From the potential threat of industrial agricultural, parasites, pathogens, pesticides, climate change as well as the destruction of habitats and declining biodiversity, bee populations are seemingly under threat from all angles.
And now new research from the Universities of Warwick and Newcastle, together with the National Bee Unit, claims the Asian hornet (Vespa velutina nigrothorax) could colonise the UK and threaten bee populations further still, unless urgent action is taken.
Honey bees in Europe have been significantly affected since the Asian hornet first came to France in 2004. It is believed to have arrived in an import of Chinese pottery.
The first active nest in the UK was discovered and destroyed in Gloucestershire just last year after the Asian hornet spread through France to infest Italy, Spain, Portugal, Switzerland, Germany and Belgium.
Researchers believe the yellow legged or Asian hornet – a predator of honey bees and other beneficial insects which lurks outside hives to kill bees when they return from foraging – could rapidly colonise Britain and is urging beekeepers, gardeners and the general public and to be vigilant and learn how to correctly identify Asian hornets and their nests.
If left to thrive, Asian hornets could get to such high levels it would put a critical strain on honey bees in just two decades, according to professor Matt Keeling, from Warwick’s Zeeman Institute for Systems Biology & Infectious Disease Epidemiology Research (SBIDER).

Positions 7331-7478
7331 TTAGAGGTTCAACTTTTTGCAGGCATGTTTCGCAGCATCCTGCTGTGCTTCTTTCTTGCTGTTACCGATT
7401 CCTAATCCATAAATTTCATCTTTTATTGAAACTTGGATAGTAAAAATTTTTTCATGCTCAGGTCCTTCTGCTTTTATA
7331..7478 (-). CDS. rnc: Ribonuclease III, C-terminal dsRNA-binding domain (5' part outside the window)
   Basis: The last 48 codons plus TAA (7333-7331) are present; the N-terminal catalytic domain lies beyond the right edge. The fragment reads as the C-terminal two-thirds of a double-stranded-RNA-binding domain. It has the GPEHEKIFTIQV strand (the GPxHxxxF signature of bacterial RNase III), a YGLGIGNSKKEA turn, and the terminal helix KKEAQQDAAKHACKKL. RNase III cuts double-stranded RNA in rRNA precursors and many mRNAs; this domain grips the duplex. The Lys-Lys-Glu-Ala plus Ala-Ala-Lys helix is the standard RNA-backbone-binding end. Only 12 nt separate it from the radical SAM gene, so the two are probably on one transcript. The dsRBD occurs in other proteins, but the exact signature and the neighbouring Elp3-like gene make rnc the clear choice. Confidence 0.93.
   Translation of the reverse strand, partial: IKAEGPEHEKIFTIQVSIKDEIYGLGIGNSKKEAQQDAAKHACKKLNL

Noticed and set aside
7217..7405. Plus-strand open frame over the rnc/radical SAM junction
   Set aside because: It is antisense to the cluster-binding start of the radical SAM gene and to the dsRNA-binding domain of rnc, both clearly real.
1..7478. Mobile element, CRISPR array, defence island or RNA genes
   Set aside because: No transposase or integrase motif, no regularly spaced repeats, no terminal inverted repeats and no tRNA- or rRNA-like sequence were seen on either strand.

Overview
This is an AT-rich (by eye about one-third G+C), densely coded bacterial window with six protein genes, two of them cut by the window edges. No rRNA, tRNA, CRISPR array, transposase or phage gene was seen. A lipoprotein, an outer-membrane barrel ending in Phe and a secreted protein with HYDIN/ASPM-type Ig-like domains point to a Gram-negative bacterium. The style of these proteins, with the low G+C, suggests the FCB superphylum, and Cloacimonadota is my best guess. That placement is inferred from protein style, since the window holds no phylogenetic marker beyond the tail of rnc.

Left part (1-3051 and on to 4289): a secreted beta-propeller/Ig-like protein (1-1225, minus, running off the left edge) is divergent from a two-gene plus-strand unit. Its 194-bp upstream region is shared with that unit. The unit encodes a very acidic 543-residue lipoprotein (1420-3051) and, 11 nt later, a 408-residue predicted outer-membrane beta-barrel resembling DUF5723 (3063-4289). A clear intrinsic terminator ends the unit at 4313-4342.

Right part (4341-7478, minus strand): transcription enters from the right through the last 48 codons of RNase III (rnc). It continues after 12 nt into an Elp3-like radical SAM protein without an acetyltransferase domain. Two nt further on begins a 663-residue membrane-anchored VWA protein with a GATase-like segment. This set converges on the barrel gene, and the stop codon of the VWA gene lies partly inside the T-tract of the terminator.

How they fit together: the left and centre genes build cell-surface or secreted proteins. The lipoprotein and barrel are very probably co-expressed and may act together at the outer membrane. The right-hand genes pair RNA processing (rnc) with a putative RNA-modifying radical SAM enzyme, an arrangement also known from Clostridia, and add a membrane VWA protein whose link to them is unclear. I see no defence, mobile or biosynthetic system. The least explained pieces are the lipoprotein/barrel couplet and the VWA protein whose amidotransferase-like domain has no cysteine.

The research team simulated the estimated Asian hornet spread over a 25 year period starting at the site of the first verified nest and mapped its predicted invasion. They used data from the Andernos-les-Bains region in France where there has been detailed observation and destruction of Asian hornet nests over the last eight years.
“Our research shows the potential for this predator to successfully invade and colonise the UK, spreading rapidly from any new invasion site,” says professor Keeling.
“Even if we have managed to successfully control this first invasion, the presence of a growing population of these hornets in Northern Europe makes future invasions inevitable.”
Dr Giles Budge, from Fera Science and Newcastle University says combatting this problem is all about early detection and eradication.
“ To do this, we need members of the public and beekeepers to familiarise themselves with this hornet, look out for signs of foraging hornets particularly near honey bee colonies, and check the tallest trees for their large nests,” he says.
“Rapid reporting could make all the difference between eradication and widespread establishment.”
Vespa velutina nigrithorax is smaller than the native hornet, with adult workers measuring from 25 millimetres in length, and queens measuring around 30 millimetres.
Its abdomen is mostly black except for its fourth abdominal segment, which has a yellow band located towards the rear. It has yellow legs, and its face is orange with two brownish red compound eyes.
Asian hornet sighting can be reported to the Non Native Species Secretariat via [email protected] and there is also an app to help people identify and report the honey bee predator.